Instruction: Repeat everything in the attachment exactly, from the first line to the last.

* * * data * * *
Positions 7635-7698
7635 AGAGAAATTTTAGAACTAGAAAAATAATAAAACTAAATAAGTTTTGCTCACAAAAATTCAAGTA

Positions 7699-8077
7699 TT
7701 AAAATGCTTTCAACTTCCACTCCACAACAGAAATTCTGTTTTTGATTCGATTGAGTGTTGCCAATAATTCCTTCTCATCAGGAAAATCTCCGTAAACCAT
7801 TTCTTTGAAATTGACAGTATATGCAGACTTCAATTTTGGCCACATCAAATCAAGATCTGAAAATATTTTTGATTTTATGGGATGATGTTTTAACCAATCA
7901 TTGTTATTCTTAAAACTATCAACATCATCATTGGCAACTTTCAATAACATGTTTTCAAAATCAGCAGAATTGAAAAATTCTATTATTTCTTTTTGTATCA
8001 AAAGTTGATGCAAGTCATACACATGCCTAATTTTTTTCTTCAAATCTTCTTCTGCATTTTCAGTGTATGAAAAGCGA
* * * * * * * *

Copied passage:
Positions 7635-7698
7635 AGAGAAATTTTAGAACTAGAAAAATAATAAAACTAAATAAGTTTTGCTCACAAAAATTCAAGTA

Positions 7699-8077
7699 TT
7701 AAAATGCTTTCAACTTCCACTCCACAACAGAAATTCTGTTTTTGATTCGATTGAGTGTTGCCAATAATTCCTTCTCATCAGGAAAATCTCCGTAAACCAT
7801 TTCTTTGAAATTGACAGTATATGCAGACTTCAATTTTGGCCACATCAAATCAAGATCTGAAAATATTTTTGATTTTATGGGATGATGTTTTAACCAATCA
7901 TTGTTATTCTTAAAACTATCAACATCATCATTGGCAACTTTCAATAACATGTTTTCAAAATCAGCAGAATTGAAAAATTCTATTATTTCTTTTTGTATCA
8001 AAAGTTGATGCAAGTCATACACATGCCTAATTTTTTTCTTCAAATCTTCTTCTGCATTTTCAGTGTATGAAAAGCGA